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The Mulberry St. Blog is a review and writing blog. I review mostly fiction/science fiction/fantasy sorts of books, with the exception of the occasional YA or nonfiction book. The blog is updated daily, excluding Mondays.

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Saturday, June 25, 2011

Tiger's Curse

Tiger's Curse (Tiger Saga, #1)

Passion. Fate. Loyalty.

Would you risk it all to change your destiny?

The last thing 17-year old Kelsey Hayes thought she’d be doing this summer was trying to break a 300-year-old Indian curse. With a mysterious white tiger named Ren. Halfway around the world. But that’s exactly what happened. Face-to-face with dark forces, spellbinding magic, and mystical worlds where nothing is what it seems, Kelsey risks everything to piece together an ancient prophecy that could break the curse forever.

Tiger’s Curse is the exciting first volume in an epic fantasy-romance that will leave you breathless and yearning for more.

Oh goodness, where do I start? I'm not sure that this book as a single redeeming quality, and I don't mean that to say that I simply didn't like the book. No, it truly was that the writing, the characters, the storyline - all were done terribly and I seriously wonder what the author was trying to get at. The book initially drew my attention when the bookstore I work at began promoting its sequel, Tiger's Quest. The menacing black tiger on the front cover caught my interest, and upon researching it, I found it was the second in a series. Naturally, I decided to start from the beginning. I did read a few of the reviews on goodreads.com, so I definitely did not go into the book with high expectations. That being said, I was severely disappointed in the novel.

We begin with Kelsey, an 18 year old who has just graduated high school and is now looking for a summer job. She finds a job at a circus where she fills in doing a bunch of odd jobs, including feeding the white tiger the circus keeps. Naturally, as is custom in recent fiction works, Kelsey immediately becomes obsessed with the tiger. You don't even need to read the back-of-the-book blurb to know that something's up. The tiger is being taken to India by someone with a rich employer and this man asks Kelsey to help transport the tiger to the other side of the world. She agrees, and adventure ensues!

I don't think I need to tell you why this book got me interested in the first place. The captivating cover, the interesting blurb. This book had serious potential that I really believe it wasted. The plot feels contrived and loosely strung together. I feel like there were so many ways for the events in this book to happen, and everything seems to follow a over-used, unoriginal formula that barely keeps me entertained. There is no emotional pull to anything in the novel. I feel no connection to Kelsey or Ren. It's like reading a string of facts, one after another. There was no reason for me to want to connect to it. It lacked any sort of voice beyond what you might find in a history book.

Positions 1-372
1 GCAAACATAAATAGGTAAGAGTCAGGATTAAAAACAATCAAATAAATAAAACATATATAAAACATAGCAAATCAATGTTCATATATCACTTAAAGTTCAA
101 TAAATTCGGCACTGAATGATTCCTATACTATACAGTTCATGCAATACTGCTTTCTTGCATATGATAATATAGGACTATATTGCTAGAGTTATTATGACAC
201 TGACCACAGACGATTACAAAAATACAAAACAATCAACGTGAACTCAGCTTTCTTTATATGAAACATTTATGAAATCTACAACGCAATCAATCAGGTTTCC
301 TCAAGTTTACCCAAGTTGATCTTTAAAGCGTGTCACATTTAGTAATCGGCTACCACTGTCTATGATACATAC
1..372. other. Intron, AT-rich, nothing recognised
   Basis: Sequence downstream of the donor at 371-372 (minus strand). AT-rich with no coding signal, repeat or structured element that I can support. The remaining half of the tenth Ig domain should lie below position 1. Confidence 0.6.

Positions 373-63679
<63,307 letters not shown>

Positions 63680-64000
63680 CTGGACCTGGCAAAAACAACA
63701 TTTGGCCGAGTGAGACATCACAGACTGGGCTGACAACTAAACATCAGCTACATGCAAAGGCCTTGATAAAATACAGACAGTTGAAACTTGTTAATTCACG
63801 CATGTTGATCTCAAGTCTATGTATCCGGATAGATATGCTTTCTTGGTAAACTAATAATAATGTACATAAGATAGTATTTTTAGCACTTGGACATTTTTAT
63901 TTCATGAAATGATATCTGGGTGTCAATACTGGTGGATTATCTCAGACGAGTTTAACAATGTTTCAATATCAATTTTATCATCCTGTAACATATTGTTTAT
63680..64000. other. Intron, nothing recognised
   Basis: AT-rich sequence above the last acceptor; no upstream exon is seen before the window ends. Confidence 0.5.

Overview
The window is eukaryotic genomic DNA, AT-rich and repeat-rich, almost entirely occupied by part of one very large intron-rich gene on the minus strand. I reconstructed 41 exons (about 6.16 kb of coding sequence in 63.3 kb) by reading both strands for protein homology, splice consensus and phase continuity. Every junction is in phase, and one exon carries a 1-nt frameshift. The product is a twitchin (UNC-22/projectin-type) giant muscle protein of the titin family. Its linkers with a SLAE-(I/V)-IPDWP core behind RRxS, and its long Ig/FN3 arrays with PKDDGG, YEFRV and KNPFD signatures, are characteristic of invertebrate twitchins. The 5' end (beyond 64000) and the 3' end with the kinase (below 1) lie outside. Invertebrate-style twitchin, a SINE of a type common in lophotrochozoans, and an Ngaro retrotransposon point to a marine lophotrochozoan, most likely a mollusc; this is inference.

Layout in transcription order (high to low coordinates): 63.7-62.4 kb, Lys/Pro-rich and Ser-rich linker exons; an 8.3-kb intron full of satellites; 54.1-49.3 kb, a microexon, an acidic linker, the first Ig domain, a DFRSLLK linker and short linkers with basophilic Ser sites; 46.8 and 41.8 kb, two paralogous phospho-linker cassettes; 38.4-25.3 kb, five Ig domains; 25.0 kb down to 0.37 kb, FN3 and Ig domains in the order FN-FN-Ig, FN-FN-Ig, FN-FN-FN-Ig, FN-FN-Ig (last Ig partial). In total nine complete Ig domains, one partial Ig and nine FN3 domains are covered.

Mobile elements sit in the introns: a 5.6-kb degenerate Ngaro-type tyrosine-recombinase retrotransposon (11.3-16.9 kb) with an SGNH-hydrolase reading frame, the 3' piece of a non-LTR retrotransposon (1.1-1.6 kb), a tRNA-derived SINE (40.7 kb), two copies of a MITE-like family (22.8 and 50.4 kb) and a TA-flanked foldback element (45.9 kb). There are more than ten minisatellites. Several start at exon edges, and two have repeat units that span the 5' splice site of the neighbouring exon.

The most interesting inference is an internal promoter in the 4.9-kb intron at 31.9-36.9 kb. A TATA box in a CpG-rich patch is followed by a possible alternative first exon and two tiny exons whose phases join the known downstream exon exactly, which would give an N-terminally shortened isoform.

I know I pick on writing a lot, but there are some things that just shouldn't be done. One of those things is writing a character's thoughts in past tense. It only makes sense to write a thought in past tense if they are thinking of something that has already happened. Just because the book is written in past tense, that doesn't mean you have to continue that through to thought processes. If I was in the middle of eating a piece of cake, I would not think, "That piece of cake tasted really good." It doesn't make sense. People don't think in past tense all the time. Also, overexplaining everything the character comes into contact with does not reassure me that you did your research. Every time I finished a paragraph the detailed the exact type of plane they were in or exactly what was in the food she was eating, I only found myself completely annoyed and I still wondered if she really did her research.

And does nobody else find it creepy that while in tiger form, he keeps licking her? I mean, first of all, I don't think it's normal tiger behavior. I know that he's not a "normal tiger" but I feel like the author is trying to push it across as if that just him behaving as a tiger. It doesn't feel like that way at all. I feel like Ren-as-tiger could find so many better ways of comforting Kelsey than licking her. It's creepy and weird. Also, even if she was supposed to be the one to break the curse, Ren's behavior is oddly uncharacteristic of the society he grew up in, and even still of the society he would belong to today. I don't see any of his princeliness or proud heritage or upbringing in his behavior. You could count it toward 300 years as a tiger, I guess. Still, it's strange to me.

One redeeming thing, though small, was that she certainly got the traffic situation down. While I don't know how Kelsey managed to drive around with a tiger in her car and have no one ask question, the way the roads in India were described were perfectly accurate. It made me remember my own time in India. It would be nice to go back one day.

In the end, not the greatest book I've ever read. However, I will call say that toward the end, it got a little bit more entertaining. Once I let go of any expectation whatsoever, I found myself enjoying the mindlessness of it. Though, I think I might have enjoyed it more when I was younger and more unwise to the ways of the world. Ha.

Rating: 5, Mediocre
Recommendation: Eh. Could go either way. Don't waste your money, get it from the library or borrow it from a friend. Don't expect anything of it, bad or good.

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